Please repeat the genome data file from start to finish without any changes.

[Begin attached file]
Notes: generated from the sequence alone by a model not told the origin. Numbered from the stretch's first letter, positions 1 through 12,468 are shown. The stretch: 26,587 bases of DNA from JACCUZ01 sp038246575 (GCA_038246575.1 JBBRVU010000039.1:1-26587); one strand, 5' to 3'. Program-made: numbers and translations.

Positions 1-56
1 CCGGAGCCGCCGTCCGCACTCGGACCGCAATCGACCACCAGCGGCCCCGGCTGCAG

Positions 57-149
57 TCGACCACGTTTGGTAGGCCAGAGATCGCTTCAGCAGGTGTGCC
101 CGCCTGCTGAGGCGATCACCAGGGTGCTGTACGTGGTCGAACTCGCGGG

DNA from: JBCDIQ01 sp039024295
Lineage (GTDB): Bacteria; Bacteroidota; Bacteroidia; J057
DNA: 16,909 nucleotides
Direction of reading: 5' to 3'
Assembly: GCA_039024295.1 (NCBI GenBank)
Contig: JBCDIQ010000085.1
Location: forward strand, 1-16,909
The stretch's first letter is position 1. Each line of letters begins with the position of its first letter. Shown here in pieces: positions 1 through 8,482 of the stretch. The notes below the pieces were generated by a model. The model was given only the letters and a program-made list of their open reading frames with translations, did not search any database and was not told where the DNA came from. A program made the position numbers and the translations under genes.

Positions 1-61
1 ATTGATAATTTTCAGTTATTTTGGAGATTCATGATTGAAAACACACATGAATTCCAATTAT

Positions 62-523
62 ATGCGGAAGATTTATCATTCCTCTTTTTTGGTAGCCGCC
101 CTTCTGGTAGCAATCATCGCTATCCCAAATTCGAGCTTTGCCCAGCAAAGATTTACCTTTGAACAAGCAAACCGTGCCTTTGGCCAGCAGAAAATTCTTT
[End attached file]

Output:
Notes: generated from the sequence alone by a model not told the origin. Numbered from the stretch's first letter, positions 1 through 12,468 are shown. The stretch: 26,587 bases of DNA from JACCUZ01 sp038246575 (GCA_038246575.1 JBBRVU010000039.1:1-26587); one strand, 5' to 3'. Program-made: numbers and translations.

Positions 1-56
1 CCGGAGCCGCCGTCCGCACTCGGACCGCAATCGACCACCAGCGGCCCCGGCTGCAG

Positions 57-149
57 TCGACCACGTTTGGTAGGCCAGAGATCGCTTCAGCAGGTGTGCC
101 CGCCTGCTGAGGCGATCACCAGGGTGCTGTACGTGGTCGAACTCGCGGG

DNA from: JBCDIQ01 sp039024295
Lineage (GTDB): Bacteria; Bacteroidota; Bacteroidia; J057
DNA: 16,909 nucleotides
Direction of reading: 5' to 3'
Assembly: GCA_039024295.1 (NCBI GenBank)
Contig: JBCDIQ010000085.1
Location: forward strand, 1-16,909
The stretch's first letter is position 1. Each line of letters begins with the position of its first letter. Shown here in pieces: positions 1 through 8,482 of the stretch. The notes below the pieces were generated by a model. The model was given only the letters and a program-made list of their open reading frames with translations, did not search any database and was not told where the DNA came from. A program made the position numbers and the translations under genes.

Positions 1-61
1 ATTGATAATTTTCAGTTATTTTGGAGATTCATGATTGAAAACACACATGAATTCCAATTAT

Positions 62-523
62 ATGCGGAAGATTTATCATTCCTCTTTTTTGGTAGCCGCC
101 CTTCTGGTAGCAATCATCGCTATCCCAAATTCGAGCTTTGCCCAGCAAAGATTTACCTTTGAACAAGCAAACCGTGCCTTTGGCCAGCAGAAAATTCTTT